Only students who are admitted to the master’s programme Cultural Anthropology and Development Sociology can take part in this course.
This course aims to prepare the MA student for the complexities of fieldwork, with a special attention to the fieldwork to be conducted for the MA thesis.
General lectures will deal with topics such as ethics, fieldwork identities, reflexivity and fieldwork notes, health care, sensorial fieldwork, and academic “savoir faire” needed to write a good research proposal.
Each of these lectures will be followed by small group discussions in which students, by means of ethnographic exercises, will link literature and in-class discussions to their personal fieldwork topics. Specific attention will be paid to formulating central research questions, operationalisation, methodology and organization of each student’s fieldwork topic.
The main aim is to help students in framing the student’s personal research interests, skills, and possibilities, and to help her or him to discuss these aspects with their individual thesis supervisors, under whose supervision the research proposal, too, will be written.
February 8th – March 22nd, 2012
Wednesdays (12-15 h) and Thursdays (11-13 h)
8 February – room 1A15
9 February – room 6C03
15 February – room SA23
16 February – room SA31
22 February – room SA23
23 February – room 6C03
29 February and 1 March- room SA29
7 March and 8 March – room SA21
14 March – room SA29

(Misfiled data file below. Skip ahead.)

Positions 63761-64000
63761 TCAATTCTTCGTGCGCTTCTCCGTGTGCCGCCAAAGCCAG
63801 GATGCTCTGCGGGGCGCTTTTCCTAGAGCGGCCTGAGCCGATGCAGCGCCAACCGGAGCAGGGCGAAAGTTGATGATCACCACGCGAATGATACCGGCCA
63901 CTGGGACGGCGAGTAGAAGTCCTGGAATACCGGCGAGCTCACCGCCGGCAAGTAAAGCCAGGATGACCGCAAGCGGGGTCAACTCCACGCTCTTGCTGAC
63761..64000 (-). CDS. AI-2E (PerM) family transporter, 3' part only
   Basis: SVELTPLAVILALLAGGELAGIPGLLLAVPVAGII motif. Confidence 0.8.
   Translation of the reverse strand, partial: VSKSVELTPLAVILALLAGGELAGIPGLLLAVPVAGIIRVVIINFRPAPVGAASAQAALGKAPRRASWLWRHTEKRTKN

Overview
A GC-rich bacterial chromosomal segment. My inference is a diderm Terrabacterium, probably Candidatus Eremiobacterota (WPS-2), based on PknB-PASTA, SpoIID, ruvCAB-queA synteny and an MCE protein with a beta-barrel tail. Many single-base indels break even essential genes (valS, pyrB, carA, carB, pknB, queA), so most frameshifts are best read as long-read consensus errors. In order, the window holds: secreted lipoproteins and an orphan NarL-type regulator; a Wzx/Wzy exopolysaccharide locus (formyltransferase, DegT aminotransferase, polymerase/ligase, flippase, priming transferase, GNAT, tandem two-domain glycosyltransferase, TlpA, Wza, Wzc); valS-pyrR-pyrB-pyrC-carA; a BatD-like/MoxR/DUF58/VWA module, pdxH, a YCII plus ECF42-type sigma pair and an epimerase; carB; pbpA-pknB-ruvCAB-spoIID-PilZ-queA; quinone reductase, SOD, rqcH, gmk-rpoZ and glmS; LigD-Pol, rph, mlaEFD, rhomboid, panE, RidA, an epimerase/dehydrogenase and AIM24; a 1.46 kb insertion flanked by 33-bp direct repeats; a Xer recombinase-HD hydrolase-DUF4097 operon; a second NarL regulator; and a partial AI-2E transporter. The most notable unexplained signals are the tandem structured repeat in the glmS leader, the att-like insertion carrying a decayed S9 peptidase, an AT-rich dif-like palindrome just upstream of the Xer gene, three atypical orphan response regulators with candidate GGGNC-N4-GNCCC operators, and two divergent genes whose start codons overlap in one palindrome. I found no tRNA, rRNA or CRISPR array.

15 March – room SA23
21 March – room SA09
22 March – room SA29
Mode of instruction
Total: 5 ECTS = 140 study hours (sbu)
lectures ( 7 × 3 h = 31,5 sbu)
tutorials ( 7 × 2 h = 28 sbu)
weekly assignments, each about 600 words in length using literature and ethnographic exercises. (80 sbu)
Examination of the course will take place by weekly written assignments that connect the literature to the individual’s research plans, thus giving ample space for reflection on possibilities and impossibilities, on expectations and worries, on do’s and don’ts. The assignments will each week be discussed in the work group sessions. Only one assignment may be graded as insufficient.
Presence is obligatory from the start of the course. Students who are not present at the first lecture will not be allowed to participate in this course.
Blackboard will be used to make information and assignments available. Blackboard module for this course wil be availavle for registration from mid January 2012.
Robben, Antonius C.G.M. and Jeffrey A. Sluka, eds. (2007) Etnographic Fieldwork: An Anthropological Reader. Malden, MA, Blackwell.
(a selection will be read, chapters will be indicated for each meeting.)
The book is available at bookshop “Atleest”, Kort Rapenburg 12a, Leiden. This book is also used for the course Large Issues, Small Places.
Additionally, a selection of recent and relevant journal articles is electronically available through the university library.
Students are required to register for this course on Blackboard but do not need to register on uSis. See also Admission requirements above.
Dr. Marianne Maeckelbergh: room 3A27, tel. 071-527 3433, e-mail: email@example.com